During a briefing with U.S. administration officials, General David Petraeus stated the next two weeks are critical to determining whether the Pakistani government will survive.
Sidebar: Back in December of 2008 I was asked to give an assessment on the viability of the Pakistani government. At that time I stated that if current trends continue the Pakistani government would collapse before the end of 2009. Former advisor to the US Central Command (CENTCOM), David Kilcullen, also made a similar prediction at the end of March 2009 that the government would only last for another 6 months. This would put the failure of the government in about the same time frame. Also, the Joint Forces Command stated in a 2008 report that Pakistan and Mexico are on the verge of becoming failed states.
This is a stunning disclosure by the head of CENTCOM, and not one that would be made lightly. Before we get to the implications of this statement we need to understand the position of the individual who made the comments. First and foremost Gen. Petraeus is a member of the military. He is not a politician, but an individual subject to the wants and needs of the current administration. In other words, Petraeus would not be allowed to make such comments (especially something that would be leaked to the press) without the approval of someone in the administration. This is a statement that the Obama administration wanted out in the open.
When considering this statement it is apparent that things on the ground in Pakistan are worse than thought, or intelligence indicates that the Tehrik-i-Taliban Pakistan (TTP), also known as the Pakistani Taliban, may make a direct move against the government. The TTP is not a homogenous movement, however, but more of an umbrella organization that encompasses several different Taliban movements active in Pakistan. Some members of the TTP have declared their loyalty to Afghan Taliban leader Mullah Omar so the recent movements by the TTP could be a signal of organizational consolidation. Currently, the TTP has managed to seize most of the Northwest Frontier Province and the Federally Administered Tribal Areas which encompasses about 26 million of Pakistan’s 166 million people. The TTP has also increased its presence in Sindh province, especially around Karachi, and have moved within 60 miles of Islamabad – Pakistan’s capital.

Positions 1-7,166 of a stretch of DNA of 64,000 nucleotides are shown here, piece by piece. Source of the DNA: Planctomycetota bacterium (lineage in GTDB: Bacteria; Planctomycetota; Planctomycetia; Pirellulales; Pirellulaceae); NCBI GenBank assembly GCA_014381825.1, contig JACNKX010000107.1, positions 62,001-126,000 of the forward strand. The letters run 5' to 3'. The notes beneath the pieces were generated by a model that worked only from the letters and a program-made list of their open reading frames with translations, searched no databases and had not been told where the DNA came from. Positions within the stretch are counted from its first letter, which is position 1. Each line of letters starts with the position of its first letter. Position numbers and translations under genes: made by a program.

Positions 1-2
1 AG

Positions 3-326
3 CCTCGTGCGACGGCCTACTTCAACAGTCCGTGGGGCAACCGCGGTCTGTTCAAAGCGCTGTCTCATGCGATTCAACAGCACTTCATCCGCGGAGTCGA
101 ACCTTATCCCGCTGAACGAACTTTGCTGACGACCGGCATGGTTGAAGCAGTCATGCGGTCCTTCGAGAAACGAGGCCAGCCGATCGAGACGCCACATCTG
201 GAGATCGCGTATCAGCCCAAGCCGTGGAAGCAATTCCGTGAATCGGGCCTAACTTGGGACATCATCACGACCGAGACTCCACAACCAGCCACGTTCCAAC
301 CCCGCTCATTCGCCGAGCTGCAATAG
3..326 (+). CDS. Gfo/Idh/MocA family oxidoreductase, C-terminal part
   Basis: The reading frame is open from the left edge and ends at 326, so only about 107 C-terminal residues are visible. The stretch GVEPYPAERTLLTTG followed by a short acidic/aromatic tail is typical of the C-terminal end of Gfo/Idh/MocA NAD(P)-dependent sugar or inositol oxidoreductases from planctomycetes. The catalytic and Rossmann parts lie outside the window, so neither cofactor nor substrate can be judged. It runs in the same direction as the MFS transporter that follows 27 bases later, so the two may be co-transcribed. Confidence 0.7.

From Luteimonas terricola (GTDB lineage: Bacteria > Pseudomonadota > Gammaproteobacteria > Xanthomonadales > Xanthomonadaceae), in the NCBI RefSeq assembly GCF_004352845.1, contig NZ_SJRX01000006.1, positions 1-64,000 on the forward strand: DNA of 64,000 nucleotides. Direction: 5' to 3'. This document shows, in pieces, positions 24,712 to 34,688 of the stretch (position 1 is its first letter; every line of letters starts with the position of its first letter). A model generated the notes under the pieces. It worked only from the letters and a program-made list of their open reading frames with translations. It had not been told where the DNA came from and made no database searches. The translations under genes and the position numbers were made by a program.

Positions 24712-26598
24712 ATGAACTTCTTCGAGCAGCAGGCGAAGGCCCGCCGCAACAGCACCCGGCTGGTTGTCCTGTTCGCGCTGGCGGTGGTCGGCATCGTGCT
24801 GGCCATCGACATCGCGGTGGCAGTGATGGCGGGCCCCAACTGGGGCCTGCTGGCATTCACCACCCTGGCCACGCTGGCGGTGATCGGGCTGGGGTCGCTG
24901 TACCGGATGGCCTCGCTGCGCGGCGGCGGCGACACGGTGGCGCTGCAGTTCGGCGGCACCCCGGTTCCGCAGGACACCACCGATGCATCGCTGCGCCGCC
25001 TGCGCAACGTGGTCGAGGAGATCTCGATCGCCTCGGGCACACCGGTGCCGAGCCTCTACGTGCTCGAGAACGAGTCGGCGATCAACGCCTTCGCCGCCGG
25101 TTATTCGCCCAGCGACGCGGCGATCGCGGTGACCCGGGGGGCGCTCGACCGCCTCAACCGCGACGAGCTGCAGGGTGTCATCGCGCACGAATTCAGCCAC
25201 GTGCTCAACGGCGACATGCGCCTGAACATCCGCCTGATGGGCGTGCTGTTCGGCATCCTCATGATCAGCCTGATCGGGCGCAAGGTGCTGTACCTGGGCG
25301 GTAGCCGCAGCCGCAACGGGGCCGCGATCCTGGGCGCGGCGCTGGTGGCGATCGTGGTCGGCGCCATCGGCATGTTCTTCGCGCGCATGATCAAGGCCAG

The reason for Petraeus giving two weeks as a timeline is unknown. It is doubtful that this is a finite span in which certain actions must come to pass, but it is revealing as to the administration’s view of the precarious situation in Pakistan. It is possible that this is a carefully orchestrated attempt by the administration to put pressure on the Pakistani government to take stronger action against the Taliban. In fact, Petraeus’s statement that "The Pakistanis have run out of excuses," for not dealing with the Taliban would seem to bolster this possibility.
The sources of the statements made by Petraeus went on to say the Pakistani Army under Gen. Ashfaq Kayani is more capable than the civilian government of President Asif Ali Zardari which could mean that this disclosure is describing certain activities already in play. Such an admission by administration officials could create serious diplomatic problems between the U.S. and Pakistan under normal circumstances, but if the U.S. administration believes that the civilian government will not survive much longer, the U.S. could be positioning itself to support a new Pakistani government in the event of a military coup.
Right now far too many unanswered questions exist. What is certain is the U.S. administration has lost all faith in Pakistan’s civilian government regardless of what intelligence they might possess as too the intentions of the TTP. Furthermore, the recent demand by Western governments and the acquiescence of Islamabad for an inspection of Pakistan’s nuclear arsenal is telling. All things considered it does not appear as if the fall of the Pakistani government is going to happen within the next two weeks, but if current trends continue the fall of Islamabad could be on the horizon.
Addendum: Some time ago I wrote that the U.S. has a plan to safeguard Pakistan’s nuclear arsenal in the event of a state collapse. The demand for an inspection may have been an attempt by the U.S. to ensure that this plan is still viable. The U.S. would not do this unless they expect things to get ugly.